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Hey Petronilo,

Total sales for Fiscal Year 2000 are expected to be $7.4 billion and from there they should grow about 10% per year.

Company sales for FY99 clocked in at $7.1 billion, down from $7.9 billion in FY98, an 8% decrease because of reduced system ownership, which now stands at 23.3%. Total system sales in FY99 grew 6% to $21.8 billion. YUM plans to sell about another 1000 stores in FY00 to reach its stated target of 20% company ownership. That will reduce its current ownership by 14%.

For YUM to hit $7.4 billion in sales in 2000, it will have to grow sales at its stores 4.2%, at a time when it is divesting itself of 14% of its outlets. That means something like 12% sales growth (that's a rough estimate, of course, since the speed of divestiture is not known), or double the growth of system sales in FY99.

That's asking quite a bit from stores that had SSS growth of 9% (Pizza Hut), 2% (KFC) and 0% (Taco Bell) last year. Also, asking for year-over-year growth of 10% from these stores seems fairly optimistic to me, for a company where systemwide sales hadn't grown more than 1% in any of the three years prior to 1999.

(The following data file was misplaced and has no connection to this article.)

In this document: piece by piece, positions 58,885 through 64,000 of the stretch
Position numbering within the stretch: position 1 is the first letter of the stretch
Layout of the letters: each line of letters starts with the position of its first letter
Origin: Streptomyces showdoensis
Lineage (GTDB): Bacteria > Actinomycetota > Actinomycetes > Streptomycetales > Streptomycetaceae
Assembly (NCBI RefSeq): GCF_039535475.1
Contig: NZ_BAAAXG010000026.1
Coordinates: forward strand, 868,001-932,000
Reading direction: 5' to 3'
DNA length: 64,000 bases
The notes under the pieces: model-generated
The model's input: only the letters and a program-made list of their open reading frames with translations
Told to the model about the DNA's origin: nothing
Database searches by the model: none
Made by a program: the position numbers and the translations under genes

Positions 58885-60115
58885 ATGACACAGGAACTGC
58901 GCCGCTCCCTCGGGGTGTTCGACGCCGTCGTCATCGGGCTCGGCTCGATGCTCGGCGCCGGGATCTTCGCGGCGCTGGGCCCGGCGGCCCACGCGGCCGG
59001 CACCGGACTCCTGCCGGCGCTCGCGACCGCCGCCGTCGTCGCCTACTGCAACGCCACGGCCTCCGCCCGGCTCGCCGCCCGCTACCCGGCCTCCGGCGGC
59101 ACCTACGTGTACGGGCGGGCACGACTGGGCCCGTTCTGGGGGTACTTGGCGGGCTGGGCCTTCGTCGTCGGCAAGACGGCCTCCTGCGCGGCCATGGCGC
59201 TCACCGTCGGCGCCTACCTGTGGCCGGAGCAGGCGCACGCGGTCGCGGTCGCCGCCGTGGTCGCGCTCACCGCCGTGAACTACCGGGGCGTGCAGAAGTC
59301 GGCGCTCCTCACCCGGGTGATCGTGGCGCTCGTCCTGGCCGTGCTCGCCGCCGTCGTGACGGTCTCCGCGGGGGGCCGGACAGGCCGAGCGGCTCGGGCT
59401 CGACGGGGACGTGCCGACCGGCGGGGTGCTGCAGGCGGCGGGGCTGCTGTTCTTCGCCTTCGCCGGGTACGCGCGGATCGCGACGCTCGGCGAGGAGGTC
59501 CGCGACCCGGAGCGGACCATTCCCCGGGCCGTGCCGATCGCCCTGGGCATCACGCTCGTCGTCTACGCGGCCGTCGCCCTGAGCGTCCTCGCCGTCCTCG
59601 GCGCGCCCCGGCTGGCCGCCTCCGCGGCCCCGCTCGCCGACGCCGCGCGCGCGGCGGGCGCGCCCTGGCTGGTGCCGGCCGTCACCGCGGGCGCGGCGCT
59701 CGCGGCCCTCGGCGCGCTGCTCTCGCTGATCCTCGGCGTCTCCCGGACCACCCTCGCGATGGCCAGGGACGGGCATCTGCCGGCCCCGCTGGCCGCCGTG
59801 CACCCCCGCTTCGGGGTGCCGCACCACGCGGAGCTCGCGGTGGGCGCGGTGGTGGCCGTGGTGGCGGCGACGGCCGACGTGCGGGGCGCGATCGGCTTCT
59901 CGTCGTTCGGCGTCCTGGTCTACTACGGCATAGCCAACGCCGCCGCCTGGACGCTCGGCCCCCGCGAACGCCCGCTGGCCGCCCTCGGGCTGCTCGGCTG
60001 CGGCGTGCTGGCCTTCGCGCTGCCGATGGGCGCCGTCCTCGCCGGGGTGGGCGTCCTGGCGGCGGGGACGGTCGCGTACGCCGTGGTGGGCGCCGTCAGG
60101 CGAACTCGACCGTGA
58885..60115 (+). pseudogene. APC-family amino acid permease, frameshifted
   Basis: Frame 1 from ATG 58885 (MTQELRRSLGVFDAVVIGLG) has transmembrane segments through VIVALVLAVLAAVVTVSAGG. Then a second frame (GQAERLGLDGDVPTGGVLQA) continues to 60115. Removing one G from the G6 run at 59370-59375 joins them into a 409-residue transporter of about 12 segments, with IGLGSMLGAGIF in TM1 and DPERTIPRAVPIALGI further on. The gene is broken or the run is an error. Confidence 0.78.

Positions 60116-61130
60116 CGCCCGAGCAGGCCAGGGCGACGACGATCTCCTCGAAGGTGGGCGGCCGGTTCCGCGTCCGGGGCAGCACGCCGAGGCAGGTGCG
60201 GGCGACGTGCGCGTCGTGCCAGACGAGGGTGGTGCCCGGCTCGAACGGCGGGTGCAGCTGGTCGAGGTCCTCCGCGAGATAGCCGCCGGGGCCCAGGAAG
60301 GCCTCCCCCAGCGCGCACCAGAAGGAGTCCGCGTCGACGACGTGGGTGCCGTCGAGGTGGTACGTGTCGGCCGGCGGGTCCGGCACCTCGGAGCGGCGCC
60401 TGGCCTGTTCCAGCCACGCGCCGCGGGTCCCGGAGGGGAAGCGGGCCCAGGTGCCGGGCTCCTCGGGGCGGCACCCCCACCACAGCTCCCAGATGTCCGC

Yesterday's revenue growth, the company's free cash flow and debt reduction over the last two years have all been driven largely by divestiture. Not that it isn't good--it was probably the only way to avoid insolvency. The company is committed to climbing out from under its blanket of debt, and it's paying off in many ways. Yesterday's annual earnings were $0.31 better (reckoning 35% tax rate) because of the $70 million lower interest payments. That's very positive.

Still, I think that the company has a long way to go. They have to find some way to generate earnings other than shrinking their revenue source. They are reducing total costs, but in the long run they will need a good, growing revenue source. What will it be?

Fool on!
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